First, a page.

Reviews for Legend of Saint Nicholas
Booklist Reviews 2003 October #1
Gr. 2-5. Children who think Santa Claus when they hear the name St. Nicholas will be surprised to hear the true story of the man who became the church's youngest bishop and the patron saint of butchers and prisoners as well as children. Born with spiritual gifts (at one day old, he stood in his bath and prayed to God!), Nicholas, in Buddhalike fashion, was distressed by the sorrow in the world and made it his mission to relieve suffering. Often he did this using miraculous means, saving sailors as an apparition and resurrecting three children who had been killed and pickled in brine to be served as food. Even middle-grade readers, the best audience for this, may be confused by some of the church-laden intricacies of the narrative, but the pictures are delightfully Demi. Representative scenes, set against buff-colored pages, burst through their gilded frames, and careful design work is evident right through to the endpapers, which show how Santa Claus is represented in various countries. Lovely and informative. ((Reviewed October 1, 2003)) Copyright 2003 Booklist Reviews
Horn Book Guide Reviews 2004 Spring
St. Nicholas's pious childhood, ministry to the poor, and celebrated miracles are the focus of this book, which features gilded illustrations in the style of centuries-old religious art. Nicholas's dealings with children and the brief coverage of Christmas traditions from around the world may be the book's main sources of appeal for young readers. The Prayer of St. Nicholas and the Beatitudes are included. Copyright 2004 Horn Book Guide Reviews.
Kirkus Reviews 2003 November #1
Once again Demi has created an exquisitely illustrated introduction to the life of a famous historical figure, this time the saint from the third century who's connected to the modern-day Santa Claus. The text recounts stories from the life of the saint, including miracles attributed to him, and how he became a saint after his death. Demi gracefully explains the celebration of the feast day of St. Nicholas in the Middle Ages, when St. Nicholas became Sinter Klaas, and how that character was transformed into our more modern Santa Claus. She includes information on St. Nicholas as the patron saint for many groups and concludes her text with the prayer of St. Nicholas. Demi's paintings on each page are set off by thin gold borders, with each illustration including her signature use of metallic gold as well as brilliant jewel tones and delicate patterns of mosaics or patterned fabric. The handsome design includes ivory paper, deep red initial capitals and page borders, and striking endpapers that show St. Nicholas and Santa Claus in different costumes. Includes a map of the Middle East in the time of St. Nicholas. (Nonfiction. 7-10) Copyright Kirkus 2003 Kirkus/BPI Communications.All rights reserved.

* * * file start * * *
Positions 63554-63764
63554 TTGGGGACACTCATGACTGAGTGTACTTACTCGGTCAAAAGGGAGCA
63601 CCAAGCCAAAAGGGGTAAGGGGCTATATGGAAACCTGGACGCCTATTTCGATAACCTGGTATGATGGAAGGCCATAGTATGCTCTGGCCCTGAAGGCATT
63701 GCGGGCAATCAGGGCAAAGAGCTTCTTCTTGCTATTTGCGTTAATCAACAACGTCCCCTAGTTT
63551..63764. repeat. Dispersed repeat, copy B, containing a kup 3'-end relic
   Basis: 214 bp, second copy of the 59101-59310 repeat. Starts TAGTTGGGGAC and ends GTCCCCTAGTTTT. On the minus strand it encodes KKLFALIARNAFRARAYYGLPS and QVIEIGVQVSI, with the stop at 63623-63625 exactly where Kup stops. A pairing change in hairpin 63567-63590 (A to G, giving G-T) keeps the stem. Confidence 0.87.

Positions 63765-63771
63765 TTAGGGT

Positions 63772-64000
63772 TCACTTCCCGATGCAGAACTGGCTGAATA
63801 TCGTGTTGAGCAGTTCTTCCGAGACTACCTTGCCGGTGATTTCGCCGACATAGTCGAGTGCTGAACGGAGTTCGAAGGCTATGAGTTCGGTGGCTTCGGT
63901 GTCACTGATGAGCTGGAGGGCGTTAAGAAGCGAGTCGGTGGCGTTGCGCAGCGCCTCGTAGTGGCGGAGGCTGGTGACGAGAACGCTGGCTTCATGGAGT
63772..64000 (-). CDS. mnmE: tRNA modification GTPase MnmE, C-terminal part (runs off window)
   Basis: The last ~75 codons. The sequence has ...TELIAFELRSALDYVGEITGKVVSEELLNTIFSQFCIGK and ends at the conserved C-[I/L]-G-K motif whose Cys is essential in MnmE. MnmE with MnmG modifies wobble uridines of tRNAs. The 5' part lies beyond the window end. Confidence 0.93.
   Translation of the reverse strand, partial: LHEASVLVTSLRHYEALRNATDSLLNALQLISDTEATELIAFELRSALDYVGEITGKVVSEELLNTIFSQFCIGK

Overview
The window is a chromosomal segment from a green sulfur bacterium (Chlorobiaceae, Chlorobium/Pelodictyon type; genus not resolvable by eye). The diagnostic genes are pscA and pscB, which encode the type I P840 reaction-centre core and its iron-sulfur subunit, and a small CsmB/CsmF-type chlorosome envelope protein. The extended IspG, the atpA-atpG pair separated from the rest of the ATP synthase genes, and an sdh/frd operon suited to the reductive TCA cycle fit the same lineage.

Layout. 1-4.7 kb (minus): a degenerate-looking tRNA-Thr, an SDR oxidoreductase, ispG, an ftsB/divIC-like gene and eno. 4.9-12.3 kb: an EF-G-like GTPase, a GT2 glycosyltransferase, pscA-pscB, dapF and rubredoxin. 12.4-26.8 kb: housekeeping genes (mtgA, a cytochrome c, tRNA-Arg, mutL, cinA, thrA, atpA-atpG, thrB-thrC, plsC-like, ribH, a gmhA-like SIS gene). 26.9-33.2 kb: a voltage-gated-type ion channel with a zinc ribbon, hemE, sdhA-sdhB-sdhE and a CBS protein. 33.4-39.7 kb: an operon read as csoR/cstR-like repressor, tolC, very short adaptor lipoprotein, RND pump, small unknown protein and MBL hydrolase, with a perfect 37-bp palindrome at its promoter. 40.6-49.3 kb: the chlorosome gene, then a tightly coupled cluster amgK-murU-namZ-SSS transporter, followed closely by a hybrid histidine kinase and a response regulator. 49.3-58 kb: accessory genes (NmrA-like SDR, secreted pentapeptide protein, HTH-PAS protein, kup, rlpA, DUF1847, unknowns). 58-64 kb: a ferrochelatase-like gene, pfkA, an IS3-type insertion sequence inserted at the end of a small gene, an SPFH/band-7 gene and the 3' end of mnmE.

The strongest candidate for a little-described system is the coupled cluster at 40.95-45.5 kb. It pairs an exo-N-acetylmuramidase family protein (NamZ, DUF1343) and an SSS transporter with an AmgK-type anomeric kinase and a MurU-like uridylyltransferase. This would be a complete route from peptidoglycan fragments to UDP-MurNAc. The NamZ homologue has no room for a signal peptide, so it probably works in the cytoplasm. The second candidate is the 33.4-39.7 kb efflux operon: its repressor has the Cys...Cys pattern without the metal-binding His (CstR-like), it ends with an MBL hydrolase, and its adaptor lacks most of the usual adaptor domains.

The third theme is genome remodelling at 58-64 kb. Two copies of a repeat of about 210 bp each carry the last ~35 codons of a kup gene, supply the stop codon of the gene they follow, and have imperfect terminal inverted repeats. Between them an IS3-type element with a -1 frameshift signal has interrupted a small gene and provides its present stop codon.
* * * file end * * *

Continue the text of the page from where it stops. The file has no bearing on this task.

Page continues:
Publishers Weekly Reviews 2003 September #4
In her typically well-researched picture-book-biography style, Demi (Muhammad) explores the man and the myths (and the red suit and sleighful of toys). She chronicles stories of Nicholas's childhood as an extraordinarily compassionate and devoutly religious boy, and of the miracles that later made him the patron saint of children, prisoners and seafarers, among others. The text concludes with the saint's prayer. No commercial glitter here; what glistens are Demi's reverent, lavishly gilded paintings, many recalling Byzantine religious art, and the nifty gold-accented endpages that depict Santa Claus/Saint Nicholas/Sinter Klaas in his various guises around the world. Ages 5-10. (Oct.) Copyright 2003 Reed Business Information.
School Library Journal Reviews 2003 October
Gr 1-4-This richly illustrated biography focuses on St. Nicholas, born around the year A.D. 280 in what is now Turkey. His active life of spirituality, good works, and miracles, especially concerning children, made him a popular saint after his death. The eventual melding of the December 6 feast day of St. Nicholas, which was celebrated with gift giving and merriment, with Christmas is explained clearly, giving children an understanding of how this man morphed into the Santa Claus they know today. The gilded paintings are full of absorbing, though sometimes anachronistic, details. In an illustration accompanying a story of Nicholas tossing coins into a girl's stocking, the stocking is bright red with a white top, very Christmas-y but not exactly third-century attire. The greatest strength of this book is its straightforward, affectionate depiction of a person who, by his deep love for the young and the needy, embodies the spirit of Christmas.-E. M. Copyright 2003 Reed Business Information.